We stopped for lunch and drinks at a beach restaurant at Ecomare. We found seats behind a wind break and enjoyed the warm sunshine. Following lunch, the group splintered, some taking a long route, others taking a more direct route and my group with no definite route. We stopped in Den Burg for coffee and a stroll in the busy pedestrian district of small shops, then continued. From here, it was a straight flat road to Oudeschild and the Madeleine, but a young boy on the road convinced our group that we should take a shortcut, which we did. Immediately it started raining, the road turned upward and forked in three places. At the next turning, we headed toward the direct route and the Madeleine.Early the next day under leaden skies we sailed from Oudeschild to Den Oever. Here is the beginning of the Afsluitdijk which connects North Holland to Friesland. The dike, about twenty miles long, was closed in 1932, creating the Ijsselmeer, the largest freshwater lake in the Netherlands. Before the closing of the dike, this was the Zuiderzee. The Madeleine passed through the lock, and we walked out on the dike a short distance and enjoyed the sky and the sea. On the way back to the boat, we saw a biker from another boat try to ride down a 45º cobbled slope and tumble about twenty feet to the bottom. Never mind, his wife said, he knows how to fall. When we saw him latertheir boat was tied to ourshe was scraped and embarrassed.
We set off biking through the IJsselmeer polders, passing more colorful fields of tulips. In one field, we saw a machine just beginning to cut the tops off the flowers. The machine left a swath of decapitated stems. I understand that this massacre is necessary to encourage growth of the bulb. If we had been just a few days later, we would have seen fields of green stubs rather than riots of color.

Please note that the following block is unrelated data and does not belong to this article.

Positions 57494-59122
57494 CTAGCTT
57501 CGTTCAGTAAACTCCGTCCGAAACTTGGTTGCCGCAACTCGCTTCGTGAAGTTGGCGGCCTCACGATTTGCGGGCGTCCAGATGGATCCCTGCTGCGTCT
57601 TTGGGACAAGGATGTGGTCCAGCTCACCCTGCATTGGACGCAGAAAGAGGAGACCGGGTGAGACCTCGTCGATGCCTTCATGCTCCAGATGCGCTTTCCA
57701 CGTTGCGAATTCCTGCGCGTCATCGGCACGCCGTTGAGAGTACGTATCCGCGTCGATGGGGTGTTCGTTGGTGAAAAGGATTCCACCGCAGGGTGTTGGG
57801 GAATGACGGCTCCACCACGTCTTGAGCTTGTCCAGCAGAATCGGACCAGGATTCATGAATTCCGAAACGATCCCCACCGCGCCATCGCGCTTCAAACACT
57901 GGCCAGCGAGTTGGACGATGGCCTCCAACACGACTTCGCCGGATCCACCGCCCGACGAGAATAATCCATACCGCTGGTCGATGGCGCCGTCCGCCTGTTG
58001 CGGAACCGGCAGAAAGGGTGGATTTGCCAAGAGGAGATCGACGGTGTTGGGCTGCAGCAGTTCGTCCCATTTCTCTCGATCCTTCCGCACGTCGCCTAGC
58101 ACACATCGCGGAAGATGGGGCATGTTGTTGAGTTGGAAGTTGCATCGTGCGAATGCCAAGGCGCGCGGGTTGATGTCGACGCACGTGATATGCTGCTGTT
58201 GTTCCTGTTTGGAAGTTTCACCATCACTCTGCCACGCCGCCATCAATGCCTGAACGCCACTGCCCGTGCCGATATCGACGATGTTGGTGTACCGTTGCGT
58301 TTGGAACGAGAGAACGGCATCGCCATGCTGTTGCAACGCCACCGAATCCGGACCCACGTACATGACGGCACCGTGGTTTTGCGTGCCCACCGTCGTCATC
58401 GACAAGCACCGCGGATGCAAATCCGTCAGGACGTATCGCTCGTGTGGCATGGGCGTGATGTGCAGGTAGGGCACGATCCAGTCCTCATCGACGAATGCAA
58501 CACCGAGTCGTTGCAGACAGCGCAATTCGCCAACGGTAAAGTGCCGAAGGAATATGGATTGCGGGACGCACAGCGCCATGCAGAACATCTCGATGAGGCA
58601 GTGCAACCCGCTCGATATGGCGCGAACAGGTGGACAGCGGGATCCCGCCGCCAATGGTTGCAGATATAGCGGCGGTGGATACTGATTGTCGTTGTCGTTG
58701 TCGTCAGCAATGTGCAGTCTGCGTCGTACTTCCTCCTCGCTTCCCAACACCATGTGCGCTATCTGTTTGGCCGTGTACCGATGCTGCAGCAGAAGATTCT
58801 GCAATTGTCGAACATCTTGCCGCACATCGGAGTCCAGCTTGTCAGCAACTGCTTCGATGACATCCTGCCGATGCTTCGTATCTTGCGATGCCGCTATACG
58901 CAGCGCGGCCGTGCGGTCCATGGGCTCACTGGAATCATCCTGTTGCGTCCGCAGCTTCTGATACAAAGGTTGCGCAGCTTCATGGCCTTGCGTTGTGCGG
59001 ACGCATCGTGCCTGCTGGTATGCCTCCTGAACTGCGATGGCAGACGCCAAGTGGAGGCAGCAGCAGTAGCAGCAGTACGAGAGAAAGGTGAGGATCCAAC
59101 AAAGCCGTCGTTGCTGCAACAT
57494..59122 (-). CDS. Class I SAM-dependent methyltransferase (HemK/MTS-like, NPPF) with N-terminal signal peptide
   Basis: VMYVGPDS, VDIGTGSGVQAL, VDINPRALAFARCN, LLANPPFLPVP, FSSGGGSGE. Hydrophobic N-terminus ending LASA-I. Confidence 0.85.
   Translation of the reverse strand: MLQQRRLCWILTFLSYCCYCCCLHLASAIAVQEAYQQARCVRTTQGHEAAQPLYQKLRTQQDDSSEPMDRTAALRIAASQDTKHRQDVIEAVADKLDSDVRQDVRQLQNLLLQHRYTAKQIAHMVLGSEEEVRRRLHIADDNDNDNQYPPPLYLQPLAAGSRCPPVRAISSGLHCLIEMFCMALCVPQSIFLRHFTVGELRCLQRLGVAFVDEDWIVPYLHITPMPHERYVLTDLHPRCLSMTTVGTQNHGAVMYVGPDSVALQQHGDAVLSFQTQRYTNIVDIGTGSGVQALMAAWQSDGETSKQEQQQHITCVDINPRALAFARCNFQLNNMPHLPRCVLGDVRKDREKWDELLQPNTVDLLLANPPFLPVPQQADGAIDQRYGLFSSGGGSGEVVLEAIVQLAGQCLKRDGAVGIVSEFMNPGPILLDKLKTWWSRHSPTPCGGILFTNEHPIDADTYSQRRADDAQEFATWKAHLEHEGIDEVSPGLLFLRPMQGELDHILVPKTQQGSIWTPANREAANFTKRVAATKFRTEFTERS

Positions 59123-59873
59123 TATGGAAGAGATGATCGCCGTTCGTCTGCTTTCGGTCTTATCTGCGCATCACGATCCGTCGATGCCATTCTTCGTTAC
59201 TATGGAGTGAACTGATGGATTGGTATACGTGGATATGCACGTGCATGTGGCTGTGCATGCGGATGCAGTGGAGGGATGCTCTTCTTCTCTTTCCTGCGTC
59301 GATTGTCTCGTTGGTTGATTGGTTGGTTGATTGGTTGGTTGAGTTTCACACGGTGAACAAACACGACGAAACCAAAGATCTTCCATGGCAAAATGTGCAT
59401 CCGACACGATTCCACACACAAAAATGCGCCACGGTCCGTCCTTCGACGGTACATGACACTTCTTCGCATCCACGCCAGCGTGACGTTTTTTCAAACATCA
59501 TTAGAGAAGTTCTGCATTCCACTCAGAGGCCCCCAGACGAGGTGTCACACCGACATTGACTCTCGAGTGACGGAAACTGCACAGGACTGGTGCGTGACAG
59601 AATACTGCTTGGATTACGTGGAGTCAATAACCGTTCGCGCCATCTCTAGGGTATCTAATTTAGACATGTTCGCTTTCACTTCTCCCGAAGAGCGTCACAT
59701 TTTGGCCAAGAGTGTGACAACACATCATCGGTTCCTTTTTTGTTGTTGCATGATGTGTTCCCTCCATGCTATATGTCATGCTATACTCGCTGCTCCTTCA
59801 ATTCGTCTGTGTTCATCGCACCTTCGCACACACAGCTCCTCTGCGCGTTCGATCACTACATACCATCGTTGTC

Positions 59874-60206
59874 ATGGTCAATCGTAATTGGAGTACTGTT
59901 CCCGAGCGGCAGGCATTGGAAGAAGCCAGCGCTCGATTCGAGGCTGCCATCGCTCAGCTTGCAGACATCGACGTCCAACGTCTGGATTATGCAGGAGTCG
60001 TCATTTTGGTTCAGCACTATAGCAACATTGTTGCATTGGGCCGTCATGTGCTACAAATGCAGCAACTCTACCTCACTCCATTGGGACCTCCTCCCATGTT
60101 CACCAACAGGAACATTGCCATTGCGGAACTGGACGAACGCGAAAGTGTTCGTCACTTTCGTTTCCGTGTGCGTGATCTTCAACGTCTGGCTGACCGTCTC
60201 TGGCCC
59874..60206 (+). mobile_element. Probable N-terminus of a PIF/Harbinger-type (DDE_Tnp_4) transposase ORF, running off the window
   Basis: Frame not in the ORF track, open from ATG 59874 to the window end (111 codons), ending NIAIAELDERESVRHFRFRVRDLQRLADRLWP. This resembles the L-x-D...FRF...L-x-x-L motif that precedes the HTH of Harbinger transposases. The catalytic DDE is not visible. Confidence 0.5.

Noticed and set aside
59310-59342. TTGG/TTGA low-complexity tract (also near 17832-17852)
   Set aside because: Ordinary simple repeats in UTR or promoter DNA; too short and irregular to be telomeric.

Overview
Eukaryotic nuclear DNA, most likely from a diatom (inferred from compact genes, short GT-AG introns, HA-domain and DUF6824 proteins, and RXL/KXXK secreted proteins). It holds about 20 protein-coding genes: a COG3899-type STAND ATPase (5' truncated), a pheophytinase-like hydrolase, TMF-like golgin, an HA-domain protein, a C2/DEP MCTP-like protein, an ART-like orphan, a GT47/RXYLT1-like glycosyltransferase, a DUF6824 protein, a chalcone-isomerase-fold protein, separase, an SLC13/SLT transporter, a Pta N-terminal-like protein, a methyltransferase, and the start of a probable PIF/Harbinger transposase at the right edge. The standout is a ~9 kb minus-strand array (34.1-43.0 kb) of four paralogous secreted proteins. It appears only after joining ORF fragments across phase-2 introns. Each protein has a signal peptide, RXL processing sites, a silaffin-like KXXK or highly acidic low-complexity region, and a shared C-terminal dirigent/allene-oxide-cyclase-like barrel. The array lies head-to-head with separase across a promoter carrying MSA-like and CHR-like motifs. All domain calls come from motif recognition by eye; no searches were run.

We had lunch in the pretty little seaside town of Medemblik. The café looked out on a secluded harbor crowded with a forest of sailboat masts. The town at one time was an important seaport, but now is a pleasure boating center. We strolled around the quay to the thirteenth-century castle.
Leaving Medemblik, we cycled along narrow canals to the picturesque village of Twisk. We rode along the quiet lanes of neat old houses and shops. Carol and I stopped and watched an interesting procession. A man walked behind a horse, holding long reins, and another man followed, pulling a sulky. I wondered who was training whom. Further on, we stopped at a working windmill where the operator explained the process in operation, grinding grain to flour.
From here, Carol and I fell behind as we stopped frequently for pictures and rest. Another member of our group dropped behind to help keep us on the route, and we soon lost sight of the group. So the three of us rode together, unhurried, cycling to and fro, but always in the general direction of the sea and finally arrived in Enkhuizen, which is not to say at the Madeleine. We asked a half dozen people the direction to the waterfront, received conflicting directions, and after a few zigzags, found the quay. We saw some Cycletours bicycles at the folk museum at the waterfront, but we continued to the boat. We walked the last hundred yards or so, looking at the sights, stretching and easing our aching bones.